AUBURN — Mary Ainaire, 90, had to leave her home this summer and move to Clover Health Care assisted living.
“I kept falling down at home. I lived alone. I couldn't get up," she said. "Sometimes my legs gave out.”
Linda DeStefano, 69, suffered a stroke a few years ago. “I have no use of my hands. They help get me dressed,” DeStefano said.
A diabetic, she needs five shots a day. “I can't give it to myself,” she said. “It's an awful feeling to be my age and to have nowhere to go if this thing goes through,” DeStefano said. “I go to bed every night and pray like the devil.”
DeStefano is talking about a Medicaid cut in Gov. Paul LePage's budget that would eliminate funding for assisted-living programs, called private non-medical institutions, on July 1.
That would mean at Clover Health Care's program, 135 people, including Ainaire and DeStefano, would have to leave. Statewide, the cut would end funding for 4,291 seniors in assisted-living programs, and several thousand more younger, disabled people.
LePage has said Maine's Medicaid spending is too much for the state to afford. According to the Kaiser Family Foundation study, 27 percent of Mainers are enrolled in Medicaid, compared to 20 percent nationally. LePage wants to kick thousands out of Medicaid, and cut Medicaid programs the federal government considers optional. Assisted living is one of those optional programs.
Legislative appropriations committee member Rep. Peggy Rotundo, D-Lewiston, said the assisted living cut “is shocking. On July 1, there's no plan what happens to these people,” she said. “These cuts are not acceptable.”
Assisted living is less expensive than nursing homes, Rotundo said, adding the program keeps many out of nursing homes.
Speaking for the LePage administration, Maine Department of Health and Human Services spokesman John Martins said Tuesday the federal government has expressed concern that the assisted-living program is not a model it endorses for Medicaid.
“They have a variety of concerns, including Maine using Medicaid dollars to pay for room and board. Room and board is not considered a medical service, and is not eligible for federal matching funds,” he said.
Asked what happens to the thousands of seniors July 1, Martins said, “The governor has spoken about wanting to work with the Maine Housing Authority, since the housing component is at the core” of the assisted-living issue.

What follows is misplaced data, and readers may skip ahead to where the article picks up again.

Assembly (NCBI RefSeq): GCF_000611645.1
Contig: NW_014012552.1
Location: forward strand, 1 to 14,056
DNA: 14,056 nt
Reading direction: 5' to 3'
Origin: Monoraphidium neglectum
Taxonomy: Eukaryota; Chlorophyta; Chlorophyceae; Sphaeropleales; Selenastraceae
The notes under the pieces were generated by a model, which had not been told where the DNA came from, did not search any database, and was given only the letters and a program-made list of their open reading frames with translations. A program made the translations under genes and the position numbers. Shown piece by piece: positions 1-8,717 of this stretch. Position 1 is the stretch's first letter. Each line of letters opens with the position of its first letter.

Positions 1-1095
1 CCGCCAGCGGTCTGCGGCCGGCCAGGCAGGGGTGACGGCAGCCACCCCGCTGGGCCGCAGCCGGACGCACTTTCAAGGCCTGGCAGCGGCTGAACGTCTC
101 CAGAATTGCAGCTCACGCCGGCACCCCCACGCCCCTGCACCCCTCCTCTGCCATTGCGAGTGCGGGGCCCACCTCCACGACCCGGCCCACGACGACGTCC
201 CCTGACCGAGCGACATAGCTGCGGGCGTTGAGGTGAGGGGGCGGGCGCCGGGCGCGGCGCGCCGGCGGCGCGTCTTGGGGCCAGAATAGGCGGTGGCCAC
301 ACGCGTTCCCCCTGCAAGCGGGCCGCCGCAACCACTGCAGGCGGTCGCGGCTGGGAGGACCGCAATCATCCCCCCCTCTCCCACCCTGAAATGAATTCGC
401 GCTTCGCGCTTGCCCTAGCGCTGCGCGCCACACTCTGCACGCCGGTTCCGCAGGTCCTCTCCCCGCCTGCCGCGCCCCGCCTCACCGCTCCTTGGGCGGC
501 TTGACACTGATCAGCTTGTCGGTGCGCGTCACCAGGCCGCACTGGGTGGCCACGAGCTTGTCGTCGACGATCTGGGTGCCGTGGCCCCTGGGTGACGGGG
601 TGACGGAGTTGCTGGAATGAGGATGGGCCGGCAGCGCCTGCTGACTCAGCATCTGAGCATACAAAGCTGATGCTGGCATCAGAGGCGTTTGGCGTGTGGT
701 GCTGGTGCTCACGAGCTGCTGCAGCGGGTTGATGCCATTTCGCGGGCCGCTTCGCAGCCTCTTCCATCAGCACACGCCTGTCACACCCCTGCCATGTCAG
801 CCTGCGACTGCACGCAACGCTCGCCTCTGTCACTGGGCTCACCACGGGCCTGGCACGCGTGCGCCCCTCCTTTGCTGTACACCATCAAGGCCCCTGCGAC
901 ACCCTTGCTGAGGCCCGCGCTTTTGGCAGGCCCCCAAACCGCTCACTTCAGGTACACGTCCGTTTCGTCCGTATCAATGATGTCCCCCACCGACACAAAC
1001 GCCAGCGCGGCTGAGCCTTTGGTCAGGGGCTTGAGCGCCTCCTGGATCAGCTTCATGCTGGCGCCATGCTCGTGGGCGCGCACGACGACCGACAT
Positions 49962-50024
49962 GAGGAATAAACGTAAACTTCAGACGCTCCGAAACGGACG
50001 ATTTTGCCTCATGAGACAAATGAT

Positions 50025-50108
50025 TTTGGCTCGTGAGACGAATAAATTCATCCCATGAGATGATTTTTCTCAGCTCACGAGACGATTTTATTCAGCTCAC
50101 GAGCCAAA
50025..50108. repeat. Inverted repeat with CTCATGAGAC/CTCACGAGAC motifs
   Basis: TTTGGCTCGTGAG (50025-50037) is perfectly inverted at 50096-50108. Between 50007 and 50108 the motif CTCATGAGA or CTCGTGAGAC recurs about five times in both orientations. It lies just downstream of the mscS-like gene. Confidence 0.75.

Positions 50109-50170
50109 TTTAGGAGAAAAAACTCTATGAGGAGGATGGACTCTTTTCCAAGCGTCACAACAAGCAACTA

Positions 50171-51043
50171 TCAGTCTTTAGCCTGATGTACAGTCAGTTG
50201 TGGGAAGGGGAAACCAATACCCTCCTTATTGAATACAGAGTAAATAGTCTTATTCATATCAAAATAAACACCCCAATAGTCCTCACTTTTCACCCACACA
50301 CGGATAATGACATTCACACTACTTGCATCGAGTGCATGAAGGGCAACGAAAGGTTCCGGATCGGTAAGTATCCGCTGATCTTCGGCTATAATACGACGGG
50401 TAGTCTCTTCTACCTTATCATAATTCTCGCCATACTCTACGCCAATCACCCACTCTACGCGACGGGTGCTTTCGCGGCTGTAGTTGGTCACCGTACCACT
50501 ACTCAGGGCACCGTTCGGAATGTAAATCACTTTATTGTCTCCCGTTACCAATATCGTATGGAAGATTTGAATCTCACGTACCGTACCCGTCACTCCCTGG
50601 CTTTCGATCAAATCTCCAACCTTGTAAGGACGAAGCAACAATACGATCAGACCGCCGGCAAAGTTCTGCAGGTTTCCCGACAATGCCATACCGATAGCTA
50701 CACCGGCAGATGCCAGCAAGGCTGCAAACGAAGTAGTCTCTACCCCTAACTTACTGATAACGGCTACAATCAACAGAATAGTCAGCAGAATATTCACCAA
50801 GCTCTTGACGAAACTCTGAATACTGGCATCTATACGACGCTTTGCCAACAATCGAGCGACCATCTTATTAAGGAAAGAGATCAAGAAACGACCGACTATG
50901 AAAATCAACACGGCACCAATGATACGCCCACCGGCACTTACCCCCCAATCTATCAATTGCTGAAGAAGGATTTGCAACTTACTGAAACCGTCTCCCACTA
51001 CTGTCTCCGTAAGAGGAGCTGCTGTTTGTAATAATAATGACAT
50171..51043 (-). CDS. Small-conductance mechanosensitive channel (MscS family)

After the budget is passed, LePage plans to set aside nearly $40 million “to address areas of need. We look forward to working with the Legislature to resolve the PNMI issue,” Martins said.
That's not enough reassurance for some, since the assisted-living program alone costs Maine $47.6 million a year; and these seniors need more than housing, they need care, advocates said.
Clover Health Care has sent letters to families informing them of the proposed cut.
“What would happen July 1 is there'd be no payment, these residents wouldn't be able to pay their rent,” said Clover social worker Christine Foss. The private cost is $129 a day. Except for $70 a month, residents don't get their Social Security checks, that money goes to cover the costs. Medicaid picks up the rest.
Many of the assisted-living residents are elderly suffering from things like dementia and Alzheimer's, and need help with medications. “Nobody moves into assisted living because they want to. They need the help,” Foss said.
Nancy Dumas, 55, of Lewiston, said she is scared.
Her mother, 84, has Alzheimer's and is at Clover. “We kept her at home as long as we could. She requires 24-hour care,” Dumas said.
Dumas said she understands welfare and Medicaid programs need to be cut, but cuts that target the elderly “are shocking and scary.”
If her mother has to leave Clover, “I would be forced to quit my job and take care of her.”
Auburn mayor's grandmother one of those at risk by cuts
AUBURN — Clover Health Care assisted-living residents worried that Gov. Paul LePage's Medicaid cuts would mean they'll have to leave include Auburn Mayor Jonathan LaBonte's grandmother, Mary Charpentier.
Charpentier, 79, has narcolepsy and a nerve condition. “I could fall asleep while I was talking to you,” Charpentier said. “The other night I fell on my head.” She was in a chair and got too close to the edge. “I rang for help.”
If his grandmother had to move, “my mom or her sister would need to find a way to care for her,” LaBonte said.
If the cut happens, Clover residents said they would be homeless or have to go to nursing homes.
Evelyn Powers, 71, has multiple sclerosis. “My hands, I can't dress myself,” she said.
Wheelchair-bound Robert Weston, 65, who has epilepsy and diabetes and is going blind, kept falling when he lived alone. “Once they found me in the bathroom, my eye blackened. I'd pass right out.”
Francis Peters, 90, is disabled but functioning properly with the help he gets at Clover. If the program ends, he says he has no home to go to.
“I'd like to ask the governor to swap places with me, see if he can manage on what we do,” Peters said.